- In Oklahoma!, Jud Fry dies when he tries to stab Curly with a knife and falls on it himself.
- Stand-up comedian & ventriloquist Jeff Dunham's wife had the idea to breed their pet Chihuahua, resulting in the runt of the litter, Rusty, who Jeff claims will urinate on his wife in the middle of the night when the two have an unresolved argument.
- One of Jeff's puppets, Achmed the Dead Terrorist, was killed when his incompetency at suicide bombing resulted in Achmed being the only victim of his own bomb, complete with analogy to premature ejaculation.
- In Punch and Judy, a traditional part of the story sees Punch about to be hanged for his many crimes, but he can't understand what to do with the noose... so the Hangman puts it around his own neck to show the condemned man what's supposed to happen, whereupon Punch pulls the lever.
- The Trope Namer is Hamlet, in which King Claudius' plan to poison Hamlet ends with being poisoned himself.
- And the line itself refers to his forging a royal execution order for Rosencrantz and Guildenstern, when they were taking him to be executed.
- Additionally, Laertes is slain by Hamlet with his own poison-tipped foil.
- In Pokémon Live!, Jessie and James fall into their own pit trap.
- Later, Giovanni gave MechaMew2 the ability to "learn", which results in it "learning" the difference between good and evil thanks to Mewtwo and Ash. Having learned right from wrong and which one Giovanni is, MechaMew2 tries to take Giovanni with it by blowing up.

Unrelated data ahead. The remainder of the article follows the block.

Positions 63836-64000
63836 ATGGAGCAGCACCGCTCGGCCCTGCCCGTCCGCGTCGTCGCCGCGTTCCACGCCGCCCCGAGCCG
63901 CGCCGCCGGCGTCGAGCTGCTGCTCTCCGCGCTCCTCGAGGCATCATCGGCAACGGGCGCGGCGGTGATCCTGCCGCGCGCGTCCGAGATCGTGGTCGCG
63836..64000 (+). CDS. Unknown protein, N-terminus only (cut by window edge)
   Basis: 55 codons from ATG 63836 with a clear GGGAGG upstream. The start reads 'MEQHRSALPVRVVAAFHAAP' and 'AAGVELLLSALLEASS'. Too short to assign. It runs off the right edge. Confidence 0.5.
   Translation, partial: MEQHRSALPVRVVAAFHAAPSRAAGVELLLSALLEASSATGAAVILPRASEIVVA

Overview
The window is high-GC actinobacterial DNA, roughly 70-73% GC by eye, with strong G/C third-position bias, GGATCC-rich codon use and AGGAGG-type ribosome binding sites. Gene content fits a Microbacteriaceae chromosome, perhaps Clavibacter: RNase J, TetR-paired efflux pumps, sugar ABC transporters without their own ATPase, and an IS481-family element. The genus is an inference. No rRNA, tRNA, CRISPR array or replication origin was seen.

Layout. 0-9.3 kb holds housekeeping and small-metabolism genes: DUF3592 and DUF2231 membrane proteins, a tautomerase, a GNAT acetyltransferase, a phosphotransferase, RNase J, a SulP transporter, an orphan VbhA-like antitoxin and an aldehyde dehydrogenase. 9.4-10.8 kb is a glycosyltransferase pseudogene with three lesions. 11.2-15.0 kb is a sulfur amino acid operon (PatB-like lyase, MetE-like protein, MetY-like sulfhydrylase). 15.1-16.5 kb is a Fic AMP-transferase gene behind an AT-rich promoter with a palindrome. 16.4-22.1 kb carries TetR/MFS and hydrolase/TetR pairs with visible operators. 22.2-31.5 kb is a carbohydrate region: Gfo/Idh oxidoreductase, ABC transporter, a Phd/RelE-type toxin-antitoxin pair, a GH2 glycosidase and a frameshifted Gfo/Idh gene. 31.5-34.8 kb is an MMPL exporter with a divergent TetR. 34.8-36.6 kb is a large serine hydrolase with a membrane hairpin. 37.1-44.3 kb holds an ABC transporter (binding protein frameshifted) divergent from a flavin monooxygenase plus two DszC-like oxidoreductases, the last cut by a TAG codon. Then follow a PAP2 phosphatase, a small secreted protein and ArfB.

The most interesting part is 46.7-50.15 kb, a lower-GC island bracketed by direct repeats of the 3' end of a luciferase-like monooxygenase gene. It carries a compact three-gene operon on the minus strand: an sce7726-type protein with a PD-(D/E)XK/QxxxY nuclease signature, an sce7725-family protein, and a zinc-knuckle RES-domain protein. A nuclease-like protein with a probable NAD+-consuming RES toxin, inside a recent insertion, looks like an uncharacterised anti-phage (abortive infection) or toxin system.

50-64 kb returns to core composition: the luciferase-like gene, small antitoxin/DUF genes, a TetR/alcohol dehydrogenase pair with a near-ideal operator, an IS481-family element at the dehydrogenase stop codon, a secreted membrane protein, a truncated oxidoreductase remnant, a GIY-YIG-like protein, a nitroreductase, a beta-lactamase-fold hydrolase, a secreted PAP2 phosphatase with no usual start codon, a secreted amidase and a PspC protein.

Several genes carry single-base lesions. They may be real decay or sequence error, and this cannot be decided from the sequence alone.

- In the Junior stage production of The Little Mermaid, Ursula is unable to control the power of Triton's trident due to Ariel stealing her nautilus shell, and ends up fatally caught up in her own Mega Maelstrom.
- Not killed, and not a villain, but nonetheless hoisted: in Hamilton, the Reynolds Pamphlet is intended to save Hamilton's reputation by absolving him of all possible suspicion regarding the accusations of treason leveled against him. While it does do that, it also kills his political career, presidential aspirations, emotional affair, physical affair, marriage, and son.
- The Mrs Hawking play series: In both Gilded Cages and Mrs. Frost, Frost happily brags about she exploits the patriarchal systems of society for her own gain, at the expense of others. Team Hawking eventually takes her down with the same tactic— they set her up to appear insane after the death of her husband, and a well-meaning but condescending psychiatrist (one of the symbols of the patriarchy, given how easily women were locked up for "hysteria" and other supposed illnesses) arrives to cart her off to an asylum.
Hoist By His Own Petard / Theatre